What fired up Republicans? New Jersey, the judges, a tasteless funeral, and the odor of Clintonism.Nov 18, 2002, Vol. 8, No. 10 • By NOEMIE EMERY
CHALK UP A BIG ONE for Priscilla Owen, an unsung winner of last Tuesday's election, and a partial architect of the Republican victory. Owen is the Texas judge who was a Bush nominee for the U.S. Court of Appeals for the Fifth Circuit. She was described by the American Bar Association as "highly qualified," but her nomination never made it to the Senate floor.
In California, it's leftward ho!Nov 18, 2002, Vol. 8, No. 10 • By DEBRA J. SAUNDERS
SOMETHING went terribly wrong on the way to last week's Republican revolution: California. While the White House, the U.S. Senate, and the U.S. House of Representatives were lining up Republican, Sacramento was looking like Washington, D.C., in reverse: The governor's mansion, the state Senate, and the Assembly will remain firmly in the hands of Democrats, who also may have captured every statewide office (not all vote counts are final at this writing). Soon there won't be anyone to greet President Bush when he gets off the plane to visit California.
The war on terror has created a new political climate in America.Nov 18, 2002, Vol. 8, No. 10 • By FRED BARNES
WE ARE NO LONGER an equally divided, 50-50 nation. America is now at least 51-49 Republican and right of center, more likely 52-48, maybe even 53-47. The terrorist attacks on September 11, 2001, created a new political era, and the midterm election on November 5 confirmed it. Sure, a shift of 20,000 or 30,000 votes in a couple of states would have kept the Senate in Democratic hands.
Republicans and the temptation to hubris.Nov 18, 2002, Vol. 8, No. 10 • By JOHN J. DILULIO JR.
THE MEDIA PUNDITS and partisan spin-doctors are nearly unanimous: President Bush and the Republicans won a big, bellwether victory in the 2002 midterm elections. Most Democratic leaders, many in obvious don't-blame-me mode, agree: Bush's post-9/11 popularity, his peripatetic campaigning and fund-raising for Republican candidates, and his likable personality turned the tide.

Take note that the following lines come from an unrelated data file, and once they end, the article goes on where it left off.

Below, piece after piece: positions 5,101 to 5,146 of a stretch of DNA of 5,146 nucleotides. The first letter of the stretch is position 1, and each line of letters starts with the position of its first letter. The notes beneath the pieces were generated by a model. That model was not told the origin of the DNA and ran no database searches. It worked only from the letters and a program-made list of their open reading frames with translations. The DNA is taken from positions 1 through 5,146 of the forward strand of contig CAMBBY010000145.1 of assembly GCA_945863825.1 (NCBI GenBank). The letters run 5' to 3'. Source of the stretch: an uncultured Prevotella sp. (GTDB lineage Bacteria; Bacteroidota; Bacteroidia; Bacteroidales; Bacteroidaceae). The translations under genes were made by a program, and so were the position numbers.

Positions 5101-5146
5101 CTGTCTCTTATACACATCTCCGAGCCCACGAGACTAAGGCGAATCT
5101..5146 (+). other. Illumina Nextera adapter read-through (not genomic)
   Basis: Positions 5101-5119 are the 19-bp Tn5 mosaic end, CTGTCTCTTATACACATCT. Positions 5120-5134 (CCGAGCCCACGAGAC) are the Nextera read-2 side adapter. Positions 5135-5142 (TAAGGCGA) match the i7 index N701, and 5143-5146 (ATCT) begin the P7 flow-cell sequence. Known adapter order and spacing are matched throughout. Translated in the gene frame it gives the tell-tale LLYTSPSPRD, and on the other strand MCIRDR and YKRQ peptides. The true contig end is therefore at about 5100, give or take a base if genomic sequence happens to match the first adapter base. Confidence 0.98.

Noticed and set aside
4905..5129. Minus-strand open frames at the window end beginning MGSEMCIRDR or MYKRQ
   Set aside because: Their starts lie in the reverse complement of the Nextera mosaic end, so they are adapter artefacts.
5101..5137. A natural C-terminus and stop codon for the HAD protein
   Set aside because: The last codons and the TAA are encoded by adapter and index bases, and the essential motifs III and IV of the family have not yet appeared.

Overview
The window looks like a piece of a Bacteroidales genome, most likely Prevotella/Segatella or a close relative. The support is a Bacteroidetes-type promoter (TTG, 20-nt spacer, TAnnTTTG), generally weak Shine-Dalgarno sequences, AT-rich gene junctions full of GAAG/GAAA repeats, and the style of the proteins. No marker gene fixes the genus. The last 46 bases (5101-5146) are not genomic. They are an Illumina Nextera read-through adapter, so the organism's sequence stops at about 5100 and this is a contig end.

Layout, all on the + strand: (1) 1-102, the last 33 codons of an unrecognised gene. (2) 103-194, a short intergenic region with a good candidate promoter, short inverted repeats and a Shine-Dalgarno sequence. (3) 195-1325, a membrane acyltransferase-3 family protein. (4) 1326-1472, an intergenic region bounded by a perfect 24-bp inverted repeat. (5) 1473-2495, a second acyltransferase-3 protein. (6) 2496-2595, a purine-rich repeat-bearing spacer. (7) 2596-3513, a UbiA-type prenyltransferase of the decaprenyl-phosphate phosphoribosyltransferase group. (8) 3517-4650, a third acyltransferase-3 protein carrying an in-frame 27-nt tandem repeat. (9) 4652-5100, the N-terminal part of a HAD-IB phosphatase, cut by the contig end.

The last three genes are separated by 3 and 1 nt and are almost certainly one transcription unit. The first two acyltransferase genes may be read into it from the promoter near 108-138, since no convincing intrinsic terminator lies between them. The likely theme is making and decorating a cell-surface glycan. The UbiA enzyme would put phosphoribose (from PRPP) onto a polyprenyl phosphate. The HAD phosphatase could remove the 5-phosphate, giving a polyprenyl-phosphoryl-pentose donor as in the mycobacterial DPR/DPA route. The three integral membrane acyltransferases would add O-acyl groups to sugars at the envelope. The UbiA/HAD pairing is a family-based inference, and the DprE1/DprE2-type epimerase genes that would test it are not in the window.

Why voters turned Republican.Nov 18, 2002, Vol. 8, No. 10 • By CHUCK DONOVAN and FRANK CANNON
IT WAS SATURDAY AFTERNOON, 72 hours before the polls opened in Georgia, and President George Bush was in the state for the fifth time in 2002--three of them campaign swings for Saxby Chambliss. It was part of the last stage of a fierce drive that put Bush in 17 states in 15 days. The president took to the microphone in front of 6,000 cheering Republicans at the Cobb Galleria Centre and quipped, "Saxby said keep it short, the [University of Georgia] Bulldogs are playing." The crowd howled its approval.
Throughout the 2002 campaign, President Bush did keep it short--and simple.
A handy guide.Nov 18, 2002, Vol. 8, No. 10 • By JEFFREY BELL
JUST BEFORE THE ELECTION last week, I half-attentively watched Norman Ornstein explaining to a television interviewer that President Bush was taking an enormous risk by campaigning for so many marginal Republican candidates. The reason I was half-attentive is that it wasn't the first such analysis I'd heard.
The premise of such interviews, though never quite stated, was that Bush was a bit of a dunce for not realizing that he would get blamed if a number of these GOP candidates were to lose.
Get ready for a whole new confirmation game.Nov 18, 2002, Vol. 8, No. 10 • By TERRY EASTLAND
ON JUDGES, things will be different. The wars over judges of the past two years were made possible by the simple fact that the Democrats controlled the Senate. They used their power to block an unprecedented number of President Bush's appeals court nominees. Now that the Democrats constitute the minority, the outlook for Bush's nominees--including any he might make to the Supreme Court--is considerably brighter.
The first thing that will change is the Judiciary Committee.
In the Lone Star State Republicans won 16 state-wide elections and now control all 29 state-wide offices. Are Texas Democrats doomed?11:00 PM, Nov 6, 2002 • By BETH HENARY
TUESDAY NIGHT, the Texas GOP delivered for former governor George W. Bush--in grand fashion. Besides holding the governor's mansion and the Senate seat vacated by retiring senator Phil Gramm, the party refused to concede any statewide office to a Democrat, leaving the Democrats' representation at the highest levels of Texas government at zero.